Richmond Field Hockey is making sure it hits the ground running when the Greater Vancouver Junior Hockey League opens this weekend.
The 49-year-old club is one of the few in Metro Vancouver that is strictly seasonal for its junior age players. That can be a disadvantage going up against some of the year-round perennial powerhouses from the North Shore and elsewhere, especially when the junior season is only nine weeks long.
To assist its volunteer coaching core, the club hosted a one day seminar last month at Sport Central that was led by Dr. Eric Broom, Coaching Director for Field Hockey BC and John Sacre, Field Hockey BC Head Provincial Coach and Performance Manager.
“These are the brains of B.C. Field Hockey and I wanted to use them to provide information that some of us simply can’t,” explained RFHC president Kathleen Wong. “Just being part of a volunteer organization, you want to get more people involved and to help. Sometimes all it takes is tapping someone on the shoulder and asking.
“I had been to a couple of award ceremonies where I had met Eric. This is what he does, and with all his experience and skills it’s fantastic. We just want to help our coaches with preparing our players for the season.
Broom is a legend when it comes to his involvement in field hockey and beyond.
He has worked as a teacher, a Regional Officer with Sport England, a Human Kinetics Professor at UBC, an Associate Deputy Minister for Sport in British Columbia and has held many consultancy roles in sport.
He is not only a technical expert and educator in field hockey but in rugby, athletics, swimming and tennis as well. He has worked with over 10,000 coaches as a Master Learning Facilitator with the National Coaching Certification Program (NCCP) and at 89 he isn’t slowing down.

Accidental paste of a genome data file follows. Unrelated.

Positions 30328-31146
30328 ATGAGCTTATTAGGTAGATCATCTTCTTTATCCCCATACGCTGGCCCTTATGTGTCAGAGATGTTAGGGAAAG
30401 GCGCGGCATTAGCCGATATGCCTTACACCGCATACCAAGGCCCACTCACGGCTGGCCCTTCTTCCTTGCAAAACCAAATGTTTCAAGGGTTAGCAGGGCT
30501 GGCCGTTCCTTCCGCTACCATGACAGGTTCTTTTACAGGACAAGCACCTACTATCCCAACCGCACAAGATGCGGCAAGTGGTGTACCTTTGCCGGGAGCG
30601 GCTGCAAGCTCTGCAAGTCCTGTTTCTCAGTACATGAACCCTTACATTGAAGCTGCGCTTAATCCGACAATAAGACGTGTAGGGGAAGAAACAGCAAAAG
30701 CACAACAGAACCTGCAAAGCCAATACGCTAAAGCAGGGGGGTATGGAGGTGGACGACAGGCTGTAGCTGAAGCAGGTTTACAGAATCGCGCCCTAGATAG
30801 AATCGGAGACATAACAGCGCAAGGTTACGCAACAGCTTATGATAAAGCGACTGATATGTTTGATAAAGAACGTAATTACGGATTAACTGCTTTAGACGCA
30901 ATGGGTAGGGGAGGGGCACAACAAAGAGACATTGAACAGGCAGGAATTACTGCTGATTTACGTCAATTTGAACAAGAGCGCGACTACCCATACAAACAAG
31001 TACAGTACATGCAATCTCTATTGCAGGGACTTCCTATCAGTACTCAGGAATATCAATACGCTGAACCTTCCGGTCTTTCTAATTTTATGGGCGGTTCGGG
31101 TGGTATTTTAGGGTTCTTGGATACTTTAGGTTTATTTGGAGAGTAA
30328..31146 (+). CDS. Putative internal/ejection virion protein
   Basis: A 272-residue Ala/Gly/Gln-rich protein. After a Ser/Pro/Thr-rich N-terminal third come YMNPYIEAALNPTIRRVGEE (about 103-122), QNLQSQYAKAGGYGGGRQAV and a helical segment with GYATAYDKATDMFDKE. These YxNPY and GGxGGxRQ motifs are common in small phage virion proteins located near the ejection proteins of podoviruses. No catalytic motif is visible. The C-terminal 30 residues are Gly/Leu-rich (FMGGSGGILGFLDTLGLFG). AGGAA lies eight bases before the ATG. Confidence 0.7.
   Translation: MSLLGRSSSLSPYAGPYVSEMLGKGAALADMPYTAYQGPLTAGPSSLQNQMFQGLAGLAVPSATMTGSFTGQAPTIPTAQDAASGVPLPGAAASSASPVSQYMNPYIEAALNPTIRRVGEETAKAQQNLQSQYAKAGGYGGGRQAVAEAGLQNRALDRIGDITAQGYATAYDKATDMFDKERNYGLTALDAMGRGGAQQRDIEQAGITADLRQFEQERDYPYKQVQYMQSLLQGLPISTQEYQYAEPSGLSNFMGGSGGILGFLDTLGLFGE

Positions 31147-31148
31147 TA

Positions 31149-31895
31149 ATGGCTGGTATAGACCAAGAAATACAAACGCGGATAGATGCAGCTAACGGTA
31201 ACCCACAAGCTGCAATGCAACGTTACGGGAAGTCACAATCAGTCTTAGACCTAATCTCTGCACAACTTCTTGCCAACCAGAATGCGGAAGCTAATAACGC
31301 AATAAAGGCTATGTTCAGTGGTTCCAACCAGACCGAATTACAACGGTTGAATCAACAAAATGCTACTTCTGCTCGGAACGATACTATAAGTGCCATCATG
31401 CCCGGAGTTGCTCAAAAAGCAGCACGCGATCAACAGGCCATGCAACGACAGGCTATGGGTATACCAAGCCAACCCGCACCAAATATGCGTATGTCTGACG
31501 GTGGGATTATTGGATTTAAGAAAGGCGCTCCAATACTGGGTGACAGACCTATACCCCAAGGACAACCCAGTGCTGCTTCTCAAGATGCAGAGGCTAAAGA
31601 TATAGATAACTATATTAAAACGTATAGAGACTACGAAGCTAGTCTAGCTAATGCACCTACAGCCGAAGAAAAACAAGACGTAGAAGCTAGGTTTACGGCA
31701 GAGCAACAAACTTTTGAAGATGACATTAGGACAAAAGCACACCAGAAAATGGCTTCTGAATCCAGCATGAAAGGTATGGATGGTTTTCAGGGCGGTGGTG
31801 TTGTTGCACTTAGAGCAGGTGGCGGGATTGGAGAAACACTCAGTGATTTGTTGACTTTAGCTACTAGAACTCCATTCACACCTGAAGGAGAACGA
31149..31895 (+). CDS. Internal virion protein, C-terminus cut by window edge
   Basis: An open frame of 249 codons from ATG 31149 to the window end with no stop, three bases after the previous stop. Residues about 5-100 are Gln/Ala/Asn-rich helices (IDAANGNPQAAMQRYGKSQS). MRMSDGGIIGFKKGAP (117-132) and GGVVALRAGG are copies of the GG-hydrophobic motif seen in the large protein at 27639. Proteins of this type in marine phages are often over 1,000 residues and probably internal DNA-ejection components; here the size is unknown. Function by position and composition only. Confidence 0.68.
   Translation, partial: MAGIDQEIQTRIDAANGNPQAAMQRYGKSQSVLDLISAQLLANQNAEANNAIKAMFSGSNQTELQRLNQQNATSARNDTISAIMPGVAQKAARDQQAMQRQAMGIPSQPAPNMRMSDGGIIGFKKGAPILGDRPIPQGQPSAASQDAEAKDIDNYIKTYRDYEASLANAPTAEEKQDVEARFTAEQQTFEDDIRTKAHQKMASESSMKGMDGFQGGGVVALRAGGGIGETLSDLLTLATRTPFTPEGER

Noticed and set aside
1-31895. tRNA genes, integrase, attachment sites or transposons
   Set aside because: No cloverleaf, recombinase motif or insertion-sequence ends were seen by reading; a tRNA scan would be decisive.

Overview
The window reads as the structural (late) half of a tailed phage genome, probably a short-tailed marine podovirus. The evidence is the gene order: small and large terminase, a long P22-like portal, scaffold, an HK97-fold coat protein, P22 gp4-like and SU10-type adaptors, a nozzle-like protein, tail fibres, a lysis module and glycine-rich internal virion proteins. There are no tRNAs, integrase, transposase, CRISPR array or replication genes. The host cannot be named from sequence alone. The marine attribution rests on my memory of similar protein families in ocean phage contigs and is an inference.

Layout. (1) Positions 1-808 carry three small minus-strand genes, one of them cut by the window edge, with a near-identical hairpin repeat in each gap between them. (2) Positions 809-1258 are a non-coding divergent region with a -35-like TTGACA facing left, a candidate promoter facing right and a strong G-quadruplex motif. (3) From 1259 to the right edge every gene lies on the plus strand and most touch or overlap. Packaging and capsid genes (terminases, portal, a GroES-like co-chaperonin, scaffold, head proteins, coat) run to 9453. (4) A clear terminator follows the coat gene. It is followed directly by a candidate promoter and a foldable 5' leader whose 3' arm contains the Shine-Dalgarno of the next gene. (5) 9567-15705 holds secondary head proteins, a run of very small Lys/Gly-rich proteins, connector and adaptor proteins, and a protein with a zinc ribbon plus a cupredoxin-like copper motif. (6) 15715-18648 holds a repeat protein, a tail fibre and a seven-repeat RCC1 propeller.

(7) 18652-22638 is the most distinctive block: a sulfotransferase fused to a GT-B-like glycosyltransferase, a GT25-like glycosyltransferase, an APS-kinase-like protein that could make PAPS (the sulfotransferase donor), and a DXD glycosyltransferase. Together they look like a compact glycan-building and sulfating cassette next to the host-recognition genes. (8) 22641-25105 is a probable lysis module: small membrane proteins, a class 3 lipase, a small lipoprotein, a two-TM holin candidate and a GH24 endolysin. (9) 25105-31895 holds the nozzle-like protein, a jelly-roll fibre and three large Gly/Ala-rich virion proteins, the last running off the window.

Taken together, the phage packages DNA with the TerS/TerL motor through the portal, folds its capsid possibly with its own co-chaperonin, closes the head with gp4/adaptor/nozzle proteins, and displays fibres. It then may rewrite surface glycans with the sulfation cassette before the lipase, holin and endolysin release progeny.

“To be a successful volunteer coach you have to think what you are doing is worthwhile and secondly you are having fun,” Broom told the RFHC contingent. “If you don’t enjoy it then you are simply not going to do it. I congratulate all of you for volunteering in a sport. Without you, sports would not exist.”
Sacre’s session focused on the indoor version of the game that is well-established back east and is now making steady progress in BC. Wong said the club could be adding a fall program in the near future that would also emphasize conditioning.
“The skills being taught for the indoor game are just amazing. Just the way you can maneuver the ball in small spaces,” added Wong.
“It’s fantastic bringing in people like Eric and John, and even having (Richmond Sports Wall of Fame inductee) Lance Carey here too. I think it motivates our coaches and gives them some confidence as well.”